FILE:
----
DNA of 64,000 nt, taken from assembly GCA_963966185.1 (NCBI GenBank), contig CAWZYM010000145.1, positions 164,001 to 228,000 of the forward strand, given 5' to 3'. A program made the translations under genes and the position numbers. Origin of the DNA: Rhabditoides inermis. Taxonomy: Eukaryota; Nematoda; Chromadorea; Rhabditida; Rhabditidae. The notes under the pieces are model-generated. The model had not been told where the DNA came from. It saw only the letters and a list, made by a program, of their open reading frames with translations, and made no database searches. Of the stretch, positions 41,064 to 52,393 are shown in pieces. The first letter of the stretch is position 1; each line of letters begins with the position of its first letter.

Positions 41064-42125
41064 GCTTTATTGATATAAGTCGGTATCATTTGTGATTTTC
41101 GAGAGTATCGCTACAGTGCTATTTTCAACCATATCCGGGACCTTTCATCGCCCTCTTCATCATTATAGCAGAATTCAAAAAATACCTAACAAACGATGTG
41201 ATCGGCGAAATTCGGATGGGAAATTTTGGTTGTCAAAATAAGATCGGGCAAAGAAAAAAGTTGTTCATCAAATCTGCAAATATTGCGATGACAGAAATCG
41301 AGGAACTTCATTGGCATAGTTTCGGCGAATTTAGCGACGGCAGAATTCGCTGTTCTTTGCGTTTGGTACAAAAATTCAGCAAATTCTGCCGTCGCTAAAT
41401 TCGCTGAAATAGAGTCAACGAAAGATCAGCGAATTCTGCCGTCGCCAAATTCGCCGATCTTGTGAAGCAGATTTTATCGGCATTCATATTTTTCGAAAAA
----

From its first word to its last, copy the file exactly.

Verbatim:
DNA of 64,000 nt, taken from assembly GCA_963966185.1 (NCBI GenBank), contig CAWZYM010000145.1, positions 164,001 to 228,000 of the forward strand, given 5' to 3'. A program made the translations under genes and the position numbers. Origin of the DNA: Rhabditoides inermis. Taxonomy: Eukaryota; Nematoda; Chromadorea; Rhabditida; Rhabditidae. The notes under the pieces are model-generated. The model had not been told where the DNA came from. It saw only the letters and a list, made by a program, of their open reading frames with translations, and made no database searches. Of the stretch, positions 41,064 to 52,393 are shown in pieces. The first letter of the stretch is position 1; each line of letters begins with the position of its first letter.

Positions 41064-42125
41064 GCTTTATTGATATAAGTCGGTATCATTTGTGATTTTC
41101 GAGAGTATCGCTACAGTGCTATTTTCAACCATATCCGGGACCTTTCATCGCCCTCTTCATCATTATAGCAGAATTCAAAAAATACCTAACAAACGATGTG
41201 ATCGGCGAAATTCGGATGGGAAATTTTGGTTGTCAAAATAAGATCGGGCAAAGAAAAAAGTTGTTCATCAAATCTGCAAATATTGCGATGACAGAAATCG
41301 AGGAACTTCATTGGCATAGTTTCGGCGAATTTAGCGACGGCAGAATTCGCTGTTCTTTGCGTTTGGTACAAAAATTCAGCAAATTCTGCCGTCGCTAAAT
41401 TCGCTGAAATAGAGTCAACGAAAGATCAGCGAATTCTGCCGTCGCCAAATTCGCCGATCTTGTGAAGCAGATTTTATCGGCATTCATATTTTTCGAAAAA